Guest Post: August Evrard – How I Learned to Stop Worrying and Love the Wordsprint

How I Learned to Stop Worrying and Love the Word Sprint: August Evrard talks writer's block, a runaway imagination, and how the word sprint can keep them in check.Okay, so I’m cribbing heavily from Kubrick here. But the cold war is a pretty good analogy, and Kubrick’s interpretation especially so, of many writers’ internal dialogues.

Here you are on the one side, awakening from an inspiring dream:

“Man, what if you could like, surf, in space. Surfing in space sounds pretty radical. I should write a story that has that.”

Yes, there you are living in the land of the free, the brave, the realm of dreamers. 1950s America, with all her whitewashed glory. Everything is perfect.

But then, an internal voice thinks, hey, hey, hold on a second. Surfing in space is stupid. Nobody wants to read about kids surfing in space. How do you even do that, anyways? It’s not hard core and gritty and realistic or whatever. That’s what everyone’s into these days, that and dystopian romances. Plus, the 50s were horrible.

That’s the Joseph McCarthy of your brain, telling you that the Soviets (e.g. other people) are going to murder us in our sleep, and that they’re living right next to you. Maybe it’s more a problem for me, this whole shame&fear combo, but to me it was an important realization that my imagination’s opinion of what others will think of my ideas is not what people are going to think.

In many aspects of my life, I am a pessimistic person, in my writing especially so. Who wants to read this garbage? I think, or this is crazy nonsense. Makes you not want to share, not even to write the words down. Your world becomes insular, your dream trapped inside your brain, you’re afraid to let it out, that the fatty bone sausages we call fingers will mar the essence of your glorious dream as they attempt to transcribe the divine onto plastic keys attached to electric screens. Or shredded wood and tortured stone onto pulped and dried wood, but it’s your choice of medium.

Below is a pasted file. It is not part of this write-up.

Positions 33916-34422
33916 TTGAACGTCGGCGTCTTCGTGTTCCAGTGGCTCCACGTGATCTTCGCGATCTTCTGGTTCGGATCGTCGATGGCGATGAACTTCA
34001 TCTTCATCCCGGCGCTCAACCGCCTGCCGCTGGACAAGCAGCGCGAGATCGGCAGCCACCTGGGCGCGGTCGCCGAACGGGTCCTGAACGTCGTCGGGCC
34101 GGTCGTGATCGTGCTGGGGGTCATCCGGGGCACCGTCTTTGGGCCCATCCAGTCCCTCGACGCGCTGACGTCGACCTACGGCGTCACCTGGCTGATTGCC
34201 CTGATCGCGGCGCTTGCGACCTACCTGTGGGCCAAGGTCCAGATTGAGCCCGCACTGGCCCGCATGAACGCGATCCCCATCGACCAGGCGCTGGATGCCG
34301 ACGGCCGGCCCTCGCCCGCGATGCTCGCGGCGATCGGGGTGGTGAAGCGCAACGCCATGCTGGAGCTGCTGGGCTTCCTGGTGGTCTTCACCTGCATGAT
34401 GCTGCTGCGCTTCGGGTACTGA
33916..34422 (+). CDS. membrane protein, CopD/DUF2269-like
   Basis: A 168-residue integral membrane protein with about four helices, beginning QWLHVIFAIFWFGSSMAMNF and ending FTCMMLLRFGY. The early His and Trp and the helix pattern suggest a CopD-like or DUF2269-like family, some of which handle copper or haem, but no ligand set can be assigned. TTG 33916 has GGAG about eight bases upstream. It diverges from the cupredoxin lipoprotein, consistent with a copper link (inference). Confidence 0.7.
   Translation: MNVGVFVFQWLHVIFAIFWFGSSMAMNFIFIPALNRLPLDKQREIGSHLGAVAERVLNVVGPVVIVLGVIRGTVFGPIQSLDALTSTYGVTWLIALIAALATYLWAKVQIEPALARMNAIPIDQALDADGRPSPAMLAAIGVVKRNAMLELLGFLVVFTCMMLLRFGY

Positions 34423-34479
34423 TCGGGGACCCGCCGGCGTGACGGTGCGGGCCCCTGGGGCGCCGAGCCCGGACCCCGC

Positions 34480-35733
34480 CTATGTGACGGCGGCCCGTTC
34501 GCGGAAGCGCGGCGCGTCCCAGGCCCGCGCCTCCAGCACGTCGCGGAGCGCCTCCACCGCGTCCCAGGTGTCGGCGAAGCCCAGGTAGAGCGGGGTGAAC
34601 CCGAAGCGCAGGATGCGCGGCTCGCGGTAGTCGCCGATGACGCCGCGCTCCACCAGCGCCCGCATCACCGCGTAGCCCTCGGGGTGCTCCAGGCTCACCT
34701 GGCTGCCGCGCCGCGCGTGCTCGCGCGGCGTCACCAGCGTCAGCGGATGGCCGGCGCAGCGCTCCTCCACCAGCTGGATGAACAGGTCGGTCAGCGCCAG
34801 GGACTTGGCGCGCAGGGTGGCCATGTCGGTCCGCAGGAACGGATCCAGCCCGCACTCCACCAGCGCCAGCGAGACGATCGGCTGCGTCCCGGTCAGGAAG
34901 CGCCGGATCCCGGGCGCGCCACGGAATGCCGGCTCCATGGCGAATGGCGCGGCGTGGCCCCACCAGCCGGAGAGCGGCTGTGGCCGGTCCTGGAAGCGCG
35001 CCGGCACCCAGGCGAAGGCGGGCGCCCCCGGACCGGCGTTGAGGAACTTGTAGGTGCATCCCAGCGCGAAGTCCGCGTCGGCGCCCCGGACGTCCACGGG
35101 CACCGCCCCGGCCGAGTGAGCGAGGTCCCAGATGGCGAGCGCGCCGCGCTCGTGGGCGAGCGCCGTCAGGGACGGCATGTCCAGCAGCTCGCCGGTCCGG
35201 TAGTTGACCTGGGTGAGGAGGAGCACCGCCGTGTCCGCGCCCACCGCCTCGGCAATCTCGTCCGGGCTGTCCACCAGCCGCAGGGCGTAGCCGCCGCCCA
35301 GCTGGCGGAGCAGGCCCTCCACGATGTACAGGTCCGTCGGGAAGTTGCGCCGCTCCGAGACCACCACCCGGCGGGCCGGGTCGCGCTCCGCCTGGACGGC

Hold on, brief thought here–does anyone write in squid ink? Please contact me immediately if you do so.

Russians, when you get to know most of them, are not very bad people. Yes, their country at the moment, and for much of history, is dominated by patriarchal alcoholics who hate everyone but themselves, but whose country isn’t? Mine sure seems to be. Russian people are fine, very passionate–they love music and taking walks and chatting and they hate talking on the phone. And they probably would love your novel about surfing in space if it came with a good plot and relatable characters.

My point is that you can’t know until you show it to someone else. And you can’t show it to someone else if you don’t write it. You have to let all that stuff go, to just think about the dream, that dream that’s just chemicals and sparks passing through neurons arranged in big wrinkly lumps, and make that dream travel from your brain to your fingers, from the fingers to the page, from the page to everyone else’s eyes and minds.

For which, I have to say, the best thing in my book is a #wordsprint. Can’t even write it without the hashtag. Social writing, consistent sharing, through hashtags like #LSW for Last Sentence Written or #amwriting, basically blows down the Berlin Wall we all erect in our minds between us and the outside world. Sometimes your sentences are just: “He opened the door.” Sometimes they’re huge flowery things like okay I can’t think of one right now alright?